The TV channels have worked themselves into a lather about Warren Anderson, and I don't see why. The then Chairman of Union Carbide need never have stepped on Indian soil after the gas leak. He obviously came with some deal having been struck in advance. Even without such a deal, he'd have been bailed after a few days of custody.
It's always convenient to blame the foreigners. So what if the Bhopal plant was entirely under Indian management, as required by Indian law? So what if we don't yet know what triggered the leak? So what if we've put no measures in place to cope with another such accident?
We've never been too fussed about safety. I remember being part of a crew filming a corporate documentary a few years ago. The person assigned to help us was from the safety department. His primary job during the shoot was ensuring that everyone in the frame had hard hats on. As soon as the camera stopped rolling, the hats would come off.
What sense does it make to press charges of culpable homicide when what happened was clearly negligence? Criminal negligence, no doubt, but nonetheless negligence. Unless, of course, we accept the Union Carbide theory that it was sabotage.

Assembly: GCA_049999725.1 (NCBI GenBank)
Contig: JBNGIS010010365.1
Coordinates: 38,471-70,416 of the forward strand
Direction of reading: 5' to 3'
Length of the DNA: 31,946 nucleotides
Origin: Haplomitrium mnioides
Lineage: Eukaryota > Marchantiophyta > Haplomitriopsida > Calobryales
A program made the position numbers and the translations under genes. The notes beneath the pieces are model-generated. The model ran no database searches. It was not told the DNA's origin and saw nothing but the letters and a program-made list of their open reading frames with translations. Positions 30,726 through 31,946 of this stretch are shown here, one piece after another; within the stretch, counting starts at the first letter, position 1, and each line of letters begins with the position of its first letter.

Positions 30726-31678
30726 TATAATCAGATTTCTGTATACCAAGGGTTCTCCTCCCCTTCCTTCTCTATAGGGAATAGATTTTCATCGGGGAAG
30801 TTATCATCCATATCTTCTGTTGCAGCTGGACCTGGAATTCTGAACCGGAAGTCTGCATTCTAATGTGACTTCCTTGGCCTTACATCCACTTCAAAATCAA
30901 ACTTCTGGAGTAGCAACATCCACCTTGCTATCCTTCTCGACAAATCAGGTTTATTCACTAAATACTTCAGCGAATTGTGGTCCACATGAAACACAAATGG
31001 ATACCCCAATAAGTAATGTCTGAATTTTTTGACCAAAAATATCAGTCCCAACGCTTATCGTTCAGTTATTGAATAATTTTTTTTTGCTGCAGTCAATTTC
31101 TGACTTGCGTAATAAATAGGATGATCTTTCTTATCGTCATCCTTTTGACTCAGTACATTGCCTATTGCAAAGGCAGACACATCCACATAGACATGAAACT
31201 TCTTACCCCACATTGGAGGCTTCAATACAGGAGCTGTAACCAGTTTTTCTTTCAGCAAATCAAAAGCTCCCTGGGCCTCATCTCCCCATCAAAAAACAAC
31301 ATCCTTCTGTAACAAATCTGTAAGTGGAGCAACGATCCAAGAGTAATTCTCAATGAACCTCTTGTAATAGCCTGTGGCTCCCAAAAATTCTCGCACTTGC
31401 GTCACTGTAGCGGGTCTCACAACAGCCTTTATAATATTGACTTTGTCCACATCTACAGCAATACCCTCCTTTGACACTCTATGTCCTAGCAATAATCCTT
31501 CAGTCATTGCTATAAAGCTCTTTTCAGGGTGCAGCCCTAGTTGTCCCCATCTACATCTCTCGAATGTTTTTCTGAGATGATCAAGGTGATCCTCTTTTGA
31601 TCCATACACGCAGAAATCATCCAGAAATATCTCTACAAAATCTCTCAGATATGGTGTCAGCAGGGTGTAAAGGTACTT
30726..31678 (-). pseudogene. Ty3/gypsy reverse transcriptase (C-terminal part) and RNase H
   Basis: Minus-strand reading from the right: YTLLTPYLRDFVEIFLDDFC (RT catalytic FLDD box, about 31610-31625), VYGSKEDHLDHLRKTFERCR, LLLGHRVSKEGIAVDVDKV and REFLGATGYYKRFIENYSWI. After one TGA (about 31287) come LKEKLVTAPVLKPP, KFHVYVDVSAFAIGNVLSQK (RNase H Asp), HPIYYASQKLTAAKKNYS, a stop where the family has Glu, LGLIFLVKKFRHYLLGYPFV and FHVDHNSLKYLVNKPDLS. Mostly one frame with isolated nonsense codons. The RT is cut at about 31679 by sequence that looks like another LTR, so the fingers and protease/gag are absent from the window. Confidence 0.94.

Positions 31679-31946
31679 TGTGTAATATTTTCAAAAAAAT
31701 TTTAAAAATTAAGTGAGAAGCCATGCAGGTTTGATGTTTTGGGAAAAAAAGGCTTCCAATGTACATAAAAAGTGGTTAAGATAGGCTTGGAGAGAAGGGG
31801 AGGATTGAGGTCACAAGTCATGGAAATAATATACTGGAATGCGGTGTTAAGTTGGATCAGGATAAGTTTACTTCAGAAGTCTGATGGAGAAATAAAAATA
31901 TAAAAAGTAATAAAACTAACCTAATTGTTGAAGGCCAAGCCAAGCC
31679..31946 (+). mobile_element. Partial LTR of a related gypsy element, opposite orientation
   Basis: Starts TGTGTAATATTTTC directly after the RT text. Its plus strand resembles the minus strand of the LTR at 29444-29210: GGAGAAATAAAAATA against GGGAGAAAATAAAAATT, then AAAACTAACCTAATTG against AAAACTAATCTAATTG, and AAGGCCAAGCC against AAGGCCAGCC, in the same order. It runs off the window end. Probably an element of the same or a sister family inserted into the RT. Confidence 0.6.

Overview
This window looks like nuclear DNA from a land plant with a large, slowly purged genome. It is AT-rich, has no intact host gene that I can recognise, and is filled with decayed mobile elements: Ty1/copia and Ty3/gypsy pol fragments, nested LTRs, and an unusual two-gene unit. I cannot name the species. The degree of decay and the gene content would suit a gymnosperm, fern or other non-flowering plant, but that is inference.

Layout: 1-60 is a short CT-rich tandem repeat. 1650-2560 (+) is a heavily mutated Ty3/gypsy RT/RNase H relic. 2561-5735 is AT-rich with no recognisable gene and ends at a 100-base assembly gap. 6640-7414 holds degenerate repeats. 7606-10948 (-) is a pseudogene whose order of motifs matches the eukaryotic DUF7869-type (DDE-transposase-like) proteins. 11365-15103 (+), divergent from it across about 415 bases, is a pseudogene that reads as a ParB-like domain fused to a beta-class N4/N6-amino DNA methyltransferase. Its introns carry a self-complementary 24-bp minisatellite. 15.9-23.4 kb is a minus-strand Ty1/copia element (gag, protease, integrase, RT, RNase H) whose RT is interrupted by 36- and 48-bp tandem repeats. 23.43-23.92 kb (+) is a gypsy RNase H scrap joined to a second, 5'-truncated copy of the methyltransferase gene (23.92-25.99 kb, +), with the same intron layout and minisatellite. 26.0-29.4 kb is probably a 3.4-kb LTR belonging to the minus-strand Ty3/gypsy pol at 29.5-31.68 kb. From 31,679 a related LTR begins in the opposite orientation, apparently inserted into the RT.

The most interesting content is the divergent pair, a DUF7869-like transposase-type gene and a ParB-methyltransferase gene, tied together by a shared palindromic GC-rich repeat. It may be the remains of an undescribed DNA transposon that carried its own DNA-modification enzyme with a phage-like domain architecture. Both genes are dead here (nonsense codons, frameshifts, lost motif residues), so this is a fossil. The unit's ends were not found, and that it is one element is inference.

Intention is central to culpability. Absent an intent to kill, it makes no sense to put people away for ten years, even if their negligence resulted in 10,000 deaths. The problem lies not with the sentence but the delay in getting to this point. It has made India an international laughing stock.
The other issue relates to the compensation of 470 million dollars. I don't believe it was such a trivial amount as is being made out. The government should've accepted the initial offer of 350 million dollars and used it to build health care centres, and disbursed it quickly to victims. Instead it demanded over 3 billion and finally had to accept the 350 million plus interest. And after it got the 470 million, it kept most of it in a bank account, like it would do any good there.
It's true Exxon paid more for the Exxon Valdez leak. But that was in the United States. It makes no sense to demand we be treated on par with the US in such matters. People earn more in the US, they will naturally be compensated in accordance with their earning power.
We deal with such disparities all the time. When I write for a foreign publication, I get paid significantly more than when I write for an Indian one. Time Out, London would pay me far more for an article than Time Out, Delhi. That's just the way it is. It would be stupid of me to ask for equity in payments here in India. Union Carbide's multinational status didn't oblige it to pay the same to Indians that it would to Americans. If such conditions were laid down, no foreign companies would come to India in the first place.